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Hays County grants ARP funding to HCWC

By Megan Wehring 

HAYS COUNTY –The Hays-Caldwell Women’s Center (HCWC) is receiving a $644,000 grant – which is considered to be a blessing following the pandemic. 

The Hays County Commissioners Court approved the allocation of the American Rescue Plan and the Local Fiscal Recovery Fund on Aug. 9. The agenda item, brought forward by commissioners Mark Jones and Walt Smith, was discussed by the court at the previous meeting on Aug. 2.

Photo courtesy of HCWC
Melissa Rodriguez, Executive Director.

“After working with the HCWC for almost two years to find a way to address the needs for their new facility, it was obvious that we had to do something,” Smith said. “I can’t tell you how excited I am that we are able to provide this financial relief because the assistance the HCWC provides the most vulnerable in our community can’t be measured.” 

The commissioners said they believe the ARP funds are being used for something worthwhile and important in Hays County. They also acknowledged the need to accurately track how the funds were used, as the use of grant money for prohibited expenses or investments may result in an action to recover funds not spent according to the rules and laws governing such funds.

Grant funds may be used for any of HCWC’s normal operating working capital uses to mitigate and recover from the extraordinary expenses and revenue loss resulting from the shutdowns and other direct and indirect impacts of COVID-19, according to a news release. Working capital is the amount of capital, which is used in day-to-day operations, including, but not limited to items such as payroll, rent, inventory, utilities and interest on loans.

“We appreciate all the members of the court for making this funding plan a reality,” Jones said. “This grant allows the staff at the center to provide the much-needed services to the community, many of which were hindered during the pandemic.”

Melissa Rodriguez, chief executive officer for HCWC, explained how the center will benefit from the grant money.

“This funding will restore funds to our newly opened transitional housing program, Marla’s Place. Building an 18-apartment complex with two Early Head Start classrooms onsite during the pandemic created overages, delays and unexpected increases that needed to be completed in a timely manner,” Rodriguez said. “These funds will directly impact our ability to deliver programming as planned to the 18 families that will need assistance throughout their time with our program. We are also prepared to utilize the funding to benefit the community we serve by meeting the increased demand for services. One effect of the pandemic has been an increased need for our McCoy Emergency Shelter program. Not only are we operating at capacity, but we are also now in need of additional space to accommodate additional families at our shelter and these funds will ensure we are able to meet that dire need.”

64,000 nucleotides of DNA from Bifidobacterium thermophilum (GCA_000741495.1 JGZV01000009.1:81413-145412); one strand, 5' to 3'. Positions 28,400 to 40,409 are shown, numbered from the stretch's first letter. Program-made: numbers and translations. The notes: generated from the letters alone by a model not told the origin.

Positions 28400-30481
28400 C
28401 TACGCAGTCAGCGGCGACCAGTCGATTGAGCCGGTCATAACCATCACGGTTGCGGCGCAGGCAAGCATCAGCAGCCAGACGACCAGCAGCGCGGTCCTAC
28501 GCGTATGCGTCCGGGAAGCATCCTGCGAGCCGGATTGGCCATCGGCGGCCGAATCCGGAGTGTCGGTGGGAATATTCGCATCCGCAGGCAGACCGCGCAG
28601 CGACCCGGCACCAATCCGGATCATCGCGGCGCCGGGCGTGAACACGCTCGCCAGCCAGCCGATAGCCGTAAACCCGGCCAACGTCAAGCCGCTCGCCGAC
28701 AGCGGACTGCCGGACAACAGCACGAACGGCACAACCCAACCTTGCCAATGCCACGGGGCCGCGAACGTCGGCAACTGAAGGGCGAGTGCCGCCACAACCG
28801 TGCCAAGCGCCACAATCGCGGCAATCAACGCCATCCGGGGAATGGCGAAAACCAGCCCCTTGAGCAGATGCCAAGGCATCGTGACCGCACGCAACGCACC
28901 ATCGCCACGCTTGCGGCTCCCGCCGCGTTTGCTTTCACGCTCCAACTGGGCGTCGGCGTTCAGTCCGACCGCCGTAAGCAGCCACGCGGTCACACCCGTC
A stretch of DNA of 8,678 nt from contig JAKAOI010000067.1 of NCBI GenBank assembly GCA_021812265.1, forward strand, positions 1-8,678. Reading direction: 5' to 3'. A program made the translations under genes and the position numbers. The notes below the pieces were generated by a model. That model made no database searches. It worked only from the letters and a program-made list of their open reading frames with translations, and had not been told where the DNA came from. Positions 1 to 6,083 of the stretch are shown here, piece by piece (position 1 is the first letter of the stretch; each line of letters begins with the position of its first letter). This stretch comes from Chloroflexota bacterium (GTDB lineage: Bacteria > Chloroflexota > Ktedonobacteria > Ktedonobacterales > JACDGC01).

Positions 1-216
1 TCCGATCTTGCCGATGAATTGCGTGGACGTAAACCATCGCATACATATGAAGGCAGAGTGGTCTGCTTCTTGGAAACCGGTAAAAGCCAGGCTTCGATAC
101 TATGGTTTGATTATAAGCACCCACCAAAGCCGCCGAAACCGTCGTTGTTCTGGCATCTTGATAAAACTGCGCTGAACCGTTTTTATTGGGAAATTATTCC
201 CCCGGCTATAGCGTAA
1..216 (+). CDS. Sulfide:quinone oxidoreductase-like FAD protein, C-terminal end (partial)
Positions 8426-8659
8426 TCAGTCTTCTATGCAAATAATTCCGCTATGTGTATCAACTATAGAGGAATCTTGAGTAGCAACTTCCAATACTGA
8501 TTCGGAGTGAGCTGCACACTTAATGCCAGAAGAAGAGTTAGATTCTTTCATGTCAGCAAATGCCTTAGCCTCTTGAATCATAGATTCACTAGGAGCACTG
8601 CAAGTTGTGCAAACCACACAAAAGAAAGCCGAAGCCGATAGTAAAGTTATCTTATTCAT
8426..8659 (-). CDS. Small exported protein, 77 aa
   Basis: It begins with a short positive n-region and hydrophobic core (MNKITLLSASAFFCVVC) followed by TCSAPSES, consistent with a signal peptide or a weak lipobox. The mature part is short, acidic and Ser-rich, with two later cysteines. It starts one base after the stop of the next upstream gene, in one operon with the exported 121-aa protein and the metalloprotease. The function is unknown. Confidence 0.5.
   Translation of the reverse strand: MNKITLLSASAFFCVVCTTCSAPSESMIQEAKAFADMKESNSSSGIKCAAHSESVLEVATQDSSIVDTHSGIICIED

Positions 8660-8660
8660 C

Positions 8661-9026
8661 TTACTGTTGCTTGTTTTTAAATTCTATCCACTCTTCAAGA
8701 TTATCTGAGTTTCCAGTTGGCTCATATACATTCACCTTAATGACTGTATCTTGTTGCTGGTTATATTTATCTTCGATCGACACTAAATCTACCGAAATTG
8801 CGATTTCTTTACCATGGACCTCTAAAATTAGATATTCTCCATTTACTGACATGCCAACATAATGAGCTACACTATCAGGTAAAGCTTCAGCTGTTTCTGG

This is not the first time the HCWC has seen support from the county, Rodriguez explained. Prior to Tuesday’s contribution, there was an initial $600,000 grant before breaking ground on Marla’s Place. 

“With the county’s support, the citizens of Hays County will have access to the only transitional housing program in our community for decades to come,” Rodriguez said. “Families served at Marla’s Place will be able to access affordable housing, onsite quality early education for their young children, receive counseling services for themselves and their children and individualized case management to work on goals to not only heal from their trauma but work towards self-sufficiency for their families.”

Last year, HCWC served 2,023 adults, youth and children – 1,539 of those were from Hays County and all received direct face-to-face services for domestic violence, dating violence, sexual assault, or child abuse.

“I feel truly grateful for this level of support, especially during such an uncertain time in our history,” Rodriguez said. “The nonprofit business sector is completely dependent on funding availability and community donations from individuals, foundations, groups and businesses. With our economy and government funding in a state of flux at any given time, it is truly a blessing to know our community cares about the people we serve every day.”

About Author

Megan Navarro (formerly Wehring) graduated from Texas State University in May 2020 with a bachelor's degree in journalism and mass communication. In June 2020, she started a summer internship at the Hays Free Press/News-Dispatch through the Dow Jones News Fund and Texas Press Association. She then earned her way to a reporter position later that summer and now, she serves as the editor of the newspaper. Working for a small publication, Navarro wears multiple hats. She has various responsibilities including managing a team of reporters, making editorial decisions, overseeing social media posts, fact checking, writing her own articles and more. Navarro has a heart for storytelling and she believes that journalists are equipped to share the stories that are important to the community.

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